Risk Adjusted Returns to Technical Trading Rules: a Genetic Programming Approach
Marney, Colin Fyfe, Heather Tarbert, David Miller Jp
No 147, Computing in Economics and Finance 2001 from Society for Computational Economics
Background This paper is a continuation of our investigation of the paradox of technical analysis in the stock market (Fyfe, Marney and Tarbert (1999), Marney et. al (2000)). The Efficient Markets Hypothesis (hereafter the EMH) holds that there should be no discernible pattern in share price data or the prices of other frequently traded financial instruments, as financial markets are efficient. Prices therefore should follow an information-free random-walk. Nevertheless, technical analysis is a common and presumably profitable practice among investment professionals. Applications of Genetic Programming and Genetic Algorithms to the extraction of Technical Trading Patterns from financial data. The subset of technical trading research which is concerned with the application of GAs, GPs and neural networks is very new and underdeveloped and therefore of considerable potential. The most notable empirical work which has been done in this area is that of Neely, Dittmar and Weller (1996, 1997), Neely and Weller (2001) and Neely (2001). We have also done some work in this area ourselves (Fyfe et al. 1999, Marney et al. 2000). The theoretical underpinning for this kind of approach to finding technical trading patterns is provided by the work of Arthur et al. (1997). Using the main six trading currencies, Neely et al. (1996, 1997) find strong evidence of economically significant out-of-sample excess returns to technical trading rules identified by their genetic program. In Allen and Karjaleinen (1999) a genetic algorithm is used to find technical trading rules for the S&P index. Compared to a simple buy-and-hold strategy, these trading rules lead to positive excess returns which are statistically and economically significant. In Fyfe et. al. (1999), a GP is used to discover a successful ÎbuyÌ rule. This discovery, as such, however, was not really a refutation of the EMH, as it was really a form of timing specific buy and hold, which was triggered only once. Nevertheless, the return is superior to buy and hold. Using the S&P 500 index, Neely (2001) finds no evidence that technical trading rules identified by a GP significantly outperform buy-and-hold on a risk-adjusted basis. For the case of intraday trading on the forex market, Neely and Weller (2001) find no evidence of excess returns to trading rules derived from a GP and an optimised linear forecasting model. Indeed Neely (2001) observes that a number of studies÷'have generally evaluated raw excess returns rather than explicitly risk-adjusted returns, leaving unclear the implications of their work for the efficient markets hypothesis' (2001, p.1). On the other hand, Neely et al. (1996, 1997) did calculate betas associated with foreign currency portfolio holdings, and did not find evidence of excessive risk bearing. Brown, Geotzman and Kumar (1998) and Bessember and Chan (1998) can also be cited in favour of the hypothesis of superior risk-adjusted returns from technical trading signals. Marney et al. (2000) looked again at their 1999 findings by, amongst other things, adjusting for risk. It was found that although there were other rules which apparently performed well by being very active in the market, the impressive returns to these rules turn out on closer inspection to be illusory, as risk adjusted returns did not compare well with simple buy and hold. Nevertheless, paradoxically, we did find a useful role for technical trading. It is possible to substantially improve on buy and hold by timing it right. Hence our argument is that it is worth analysing the market to find a good intervention point. Purpose and method of the investigation Given that very little work has been done on generating technical trading rules which produce excess risk-adjusted profits, and given that the empirical evidence is somewhat ambiguous, there is clearly considerable scope for additional work in this area. What we propose to do then is to re-examine our previous findings, this time within a more rigorous framework which makes use of a wider data set, more extensive use of techniques of risk adjustment, and more demanding assessment of the robustness of the result with respect to GP representation. 1. Hypotheses Can the GP generate technical trading rules which will generate risk-adjusted excess returns out of sample? Secondly, the is there any further evidence for 'timing-specific' buy and hold. Thirdly, are there any technical trading rules which generalise across data sets or time-periods? 2. Data Set Our data set is drawn from long time series for 5 US shares from a disparate set of industrial sectors and also the S&P 500. 3. Risk adjustment In this study we look at a variety of risk measures including Betas, Sharpe ratios and the X* statistic. 4. The GP - As in Marney et al. (2000) we consider how robust our conclusion is with respect to the GP method used.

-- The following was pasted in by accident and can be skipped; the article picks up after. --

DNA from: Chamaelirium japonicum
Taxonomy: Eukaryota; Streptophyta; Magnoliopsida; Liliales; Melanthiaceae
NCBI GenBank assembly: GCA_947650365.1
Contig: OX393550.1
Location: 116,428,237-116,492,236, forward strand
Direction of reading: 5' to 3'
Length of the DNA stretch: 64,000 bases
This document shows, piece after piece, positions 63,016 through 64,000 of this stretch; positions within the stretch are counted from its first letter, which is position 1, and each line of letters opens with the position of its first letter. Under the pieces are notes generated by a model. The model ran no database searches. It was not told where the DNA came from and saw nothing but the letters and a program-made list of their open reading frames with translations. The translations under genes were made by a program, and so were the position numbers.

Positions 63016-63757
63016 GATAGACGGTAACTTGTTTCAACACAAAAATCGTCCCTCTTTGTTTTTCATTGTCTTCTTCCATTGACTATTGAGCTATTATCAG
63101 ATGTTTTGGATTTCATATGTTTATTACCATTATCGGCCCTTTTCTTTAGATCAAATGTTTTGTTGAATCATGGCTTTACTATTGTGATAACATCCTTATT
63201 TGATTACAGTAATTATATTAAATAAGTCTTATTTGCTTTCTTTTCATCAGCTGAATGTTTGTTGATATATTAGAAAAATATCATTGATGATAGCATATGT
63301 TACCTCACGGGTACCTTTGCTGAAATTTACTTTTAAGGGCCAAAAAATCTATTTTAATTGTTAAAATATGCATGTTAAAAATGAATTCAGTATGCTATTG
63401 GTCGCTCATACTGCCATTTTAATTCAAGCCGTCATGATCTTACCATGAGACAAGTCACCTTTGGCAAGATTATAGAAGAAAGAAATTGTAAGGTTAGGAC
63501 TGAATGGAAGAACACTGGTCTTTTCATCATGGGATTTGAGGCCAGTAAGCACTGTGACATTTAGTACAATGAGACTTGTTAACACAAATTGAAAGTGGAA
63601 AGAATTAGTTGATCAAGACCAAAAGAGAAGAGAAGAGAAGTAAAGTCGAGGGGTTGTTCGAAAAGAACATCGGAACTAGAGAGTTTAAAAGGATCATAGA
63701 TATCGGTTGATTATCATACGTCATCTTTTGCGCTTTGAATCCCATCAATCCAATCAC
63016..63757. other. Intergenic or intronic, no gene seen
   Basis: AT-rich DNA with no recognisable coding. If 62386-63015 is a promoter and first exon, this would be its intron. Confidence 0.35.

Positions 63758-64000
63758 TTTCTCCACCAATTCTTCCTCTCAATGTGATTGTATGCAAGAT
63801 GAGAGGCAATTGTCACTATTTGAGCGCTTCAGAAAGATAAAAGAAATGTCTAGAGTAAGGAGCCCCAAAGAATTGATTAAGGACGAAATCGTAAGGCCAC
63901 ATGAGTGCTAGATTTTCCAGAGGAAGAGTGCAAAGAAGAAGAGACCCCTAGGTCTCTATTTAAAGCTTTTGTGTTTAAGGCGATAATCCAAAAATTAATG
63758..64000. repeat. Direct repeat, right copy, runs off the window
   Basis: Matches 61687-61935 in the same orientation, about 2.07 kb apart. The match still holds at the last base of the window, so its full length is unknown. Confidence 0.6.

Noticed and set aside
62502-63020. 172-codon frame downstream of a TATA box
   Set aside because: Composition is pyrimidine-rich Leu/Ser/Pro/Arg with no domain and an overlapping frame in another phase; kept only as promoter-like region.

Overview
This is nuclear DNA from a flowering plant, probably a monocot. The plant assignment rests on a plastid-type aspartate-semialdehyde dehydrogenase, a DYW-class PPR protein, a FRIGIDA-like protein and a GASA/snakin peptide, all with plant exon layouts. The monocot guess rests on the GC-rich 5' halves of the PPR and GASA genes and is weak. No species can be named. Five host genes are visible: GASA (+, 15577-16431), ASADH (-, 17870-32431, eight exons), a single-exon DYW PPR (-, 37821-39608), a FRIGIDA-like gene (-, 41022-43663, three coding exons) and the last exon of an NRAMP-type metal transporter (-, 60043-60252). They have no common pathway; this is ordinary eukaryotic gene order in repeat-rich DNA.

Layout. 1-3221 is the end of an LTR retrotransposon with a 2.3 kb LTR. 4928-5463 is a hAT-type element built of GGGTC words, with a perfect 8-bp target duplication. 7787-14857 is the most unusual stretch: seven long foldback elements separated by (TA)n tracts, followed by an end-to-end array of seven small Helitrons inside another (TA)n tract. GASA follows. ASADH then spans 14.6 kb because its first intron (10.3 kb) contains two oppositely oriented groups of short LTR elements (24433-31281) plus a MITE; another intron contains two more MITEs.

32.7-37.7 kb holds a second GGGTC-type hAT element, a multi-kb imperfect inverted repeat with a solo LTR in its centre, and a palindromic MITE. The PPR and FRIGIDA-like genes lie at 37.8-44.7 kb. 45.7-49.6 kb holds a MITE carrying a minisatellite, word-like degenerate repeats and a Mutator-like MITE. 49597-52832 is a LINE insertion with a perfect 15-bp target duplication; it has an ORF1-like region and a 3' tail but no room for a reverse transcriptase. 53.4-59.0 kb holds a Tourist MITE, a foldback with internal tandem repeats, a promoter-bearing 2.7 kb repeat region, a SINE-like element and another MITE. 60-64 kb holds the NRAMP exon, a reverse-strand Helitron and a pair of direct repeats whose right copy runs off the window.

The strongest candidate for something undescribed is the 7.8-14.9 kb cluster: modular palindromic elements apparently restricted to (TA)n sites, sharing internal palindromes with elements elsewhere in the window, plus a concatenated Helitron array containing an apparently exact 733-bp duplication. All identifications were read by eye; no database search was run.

Keywords: Technical Trading; Efficient Markets Hypothesis; Genetic Programming; Parallel Computing (search for similar items in EconPapers)
JEL-codes: G14 (search for similar items in EconPapers)
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